I was late-in a hurry to pick my son up at the Steps-2-Grow Greenhouse/Garden. As I was going around a curve in the road, coming towards me was an Amish man working a field with his team of horses. As he was about to take the curve on his 'road' which would have led him away from me, we shared a wave and a smile-something most of us do as we pass by our Amish neighbors.
Then I went looking for my camera. Grabbing hold of it, I pulled my car off the road and got out. Running through some weeds and gravel I waved to him again-this time pointing to my camera. Bringing the horses to a stop, he got up from his seat and smiled the biggest smile.
"Can I take a picture?" I asked.
"No. I do not want my picture taken," he replied walking towards me.
"Can I take a picture of your horses?"
"Where are you from?"
I told him. Then I asked, "Where's your farm?"
He pointed. "The one with all the children!"
We both laughed-two strangers in so many ways laughing like old friends.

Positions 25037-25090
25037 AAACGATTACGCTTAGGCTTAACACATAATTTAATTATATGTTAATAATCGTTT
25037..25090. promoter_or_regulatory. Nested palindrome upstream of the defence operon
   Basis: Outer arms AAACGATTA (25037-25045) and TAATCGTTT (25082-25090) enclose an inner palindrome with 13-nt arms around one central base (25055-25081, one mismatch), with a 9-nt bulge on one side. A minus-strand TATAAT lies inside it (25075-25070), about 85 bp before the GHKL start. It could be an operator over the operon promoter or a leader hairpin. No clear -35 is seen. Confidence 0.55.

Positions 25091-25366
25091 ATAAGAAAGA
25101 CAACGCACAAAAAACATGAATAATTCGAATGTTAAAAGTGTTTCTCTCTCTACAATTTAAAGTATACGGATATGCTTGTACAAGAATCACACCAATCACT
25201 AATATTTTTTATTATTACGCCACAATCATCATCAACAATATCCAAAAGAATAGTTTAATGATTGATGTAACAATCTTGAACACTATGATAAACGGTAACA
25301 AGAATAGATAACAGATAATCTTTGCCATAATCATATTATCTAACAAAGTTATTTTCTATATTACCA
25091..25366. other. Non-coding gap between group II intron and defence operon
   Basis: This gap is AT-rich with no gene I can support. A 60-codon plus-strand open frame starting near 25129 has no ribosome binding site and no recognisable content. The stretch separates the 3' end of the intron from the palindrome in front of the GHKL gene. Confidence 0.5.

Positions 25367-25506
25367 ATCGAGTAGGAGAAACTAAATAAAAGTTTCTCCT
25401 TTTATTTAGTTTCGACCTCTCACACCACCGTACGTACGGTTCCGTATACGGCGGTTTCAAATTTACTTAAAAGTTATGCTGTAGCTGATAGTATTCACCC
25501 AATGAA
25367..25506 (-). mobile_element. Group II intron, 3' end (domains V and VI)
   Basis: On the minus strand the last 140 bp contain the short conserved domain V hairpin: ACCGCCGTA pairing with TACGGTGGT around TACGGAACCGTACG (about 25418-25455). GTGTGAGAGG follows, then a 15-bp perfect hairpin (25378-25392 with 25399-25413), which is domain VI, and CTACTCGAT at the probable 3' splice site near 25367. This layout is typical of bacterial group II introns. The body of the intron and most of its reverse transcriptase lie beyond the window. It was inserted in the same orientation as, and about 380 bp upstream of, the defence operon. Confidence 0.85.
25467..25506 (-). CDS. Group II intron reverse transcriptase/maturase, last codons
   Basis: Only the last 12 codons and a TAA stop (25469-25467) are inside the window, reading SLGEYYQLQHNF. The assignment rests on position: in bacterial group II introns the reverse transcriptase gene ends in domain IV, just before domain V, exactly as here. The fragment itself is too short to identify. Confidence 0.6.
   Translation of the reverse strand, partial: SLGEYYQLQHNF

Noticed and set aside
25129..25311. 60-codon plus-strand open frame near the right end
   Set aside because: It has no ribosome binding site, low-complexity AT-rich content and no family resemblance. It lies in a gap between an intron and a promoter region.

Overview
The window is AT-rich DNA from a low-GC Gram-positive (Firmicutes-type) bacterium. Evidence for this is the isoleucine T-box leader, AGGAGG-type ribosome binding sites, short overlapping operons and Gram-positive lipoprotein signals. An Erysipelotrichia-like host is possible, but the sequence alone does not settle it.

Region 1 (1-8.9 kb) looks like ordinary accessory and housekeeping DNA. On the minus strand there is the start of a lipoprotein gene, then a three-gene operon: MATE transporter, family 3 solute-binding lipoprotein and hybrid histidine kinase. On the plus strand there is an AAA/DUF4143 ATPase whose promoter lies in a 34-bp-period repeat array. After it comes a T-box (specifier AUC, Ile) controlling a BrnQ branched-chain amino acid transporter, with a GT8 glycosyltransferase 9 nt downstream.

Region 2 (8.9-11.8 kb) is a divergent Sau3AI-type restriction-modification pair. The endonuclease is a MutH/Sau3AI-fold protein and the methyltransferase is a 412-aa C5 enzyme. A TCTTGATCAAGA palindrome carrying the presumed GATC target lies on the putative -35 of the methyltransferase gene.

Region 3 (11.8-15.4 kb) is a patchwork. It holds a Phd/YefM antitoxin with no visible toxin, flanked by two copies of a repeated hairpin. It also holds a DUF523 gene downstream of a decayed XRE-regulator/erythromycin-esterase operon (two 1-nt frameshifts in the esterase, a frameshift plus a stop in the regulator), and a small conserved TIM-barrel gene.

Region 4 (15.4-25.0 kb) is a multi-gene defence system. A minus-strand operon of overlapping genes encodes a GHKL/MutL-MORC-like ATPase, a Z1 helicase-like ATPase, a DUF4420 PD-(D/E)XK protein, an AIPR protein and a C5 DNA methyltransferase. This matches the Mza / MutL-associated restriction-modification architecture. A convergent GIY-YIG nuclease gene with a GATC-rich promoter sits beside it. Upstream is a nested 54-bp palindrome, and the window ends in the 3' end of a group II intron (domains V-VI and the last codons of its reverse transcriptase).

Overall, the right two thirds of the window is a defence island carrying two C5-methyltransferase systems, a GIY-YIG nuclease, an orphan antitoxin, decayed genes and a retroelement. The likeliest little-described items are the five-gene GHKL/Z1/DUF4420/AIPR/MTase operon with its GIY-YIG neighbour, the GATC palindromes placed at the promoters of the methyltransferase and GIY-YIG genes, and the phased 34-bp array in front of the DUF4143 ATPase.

"How many children?"
"Ten. Do you have children?"
I told him yes and that I was on my way to pick up my son.
I explained about him being at the garden and greenhouse-and why. For some reason I felt comfortable telling the Amish man all about my son who suffers from paranoid schizophrenia as the bees buzzed over our heads and the horses used their tails as fly swatters.
"I've passed by the garden. It looks peaceful. That is good for him. It is a good place for him to be."
I was speechless.
"You can take a picture-of the horses."
So I did.
When we said goodbye a part of me wanted to stay and talk some more. That Amish man out in the field on a hot summer day got it. He understood about the garden and greenhouse and those involved in that program. I could tell just by looking in his eyes. I must say it was rather refreshing.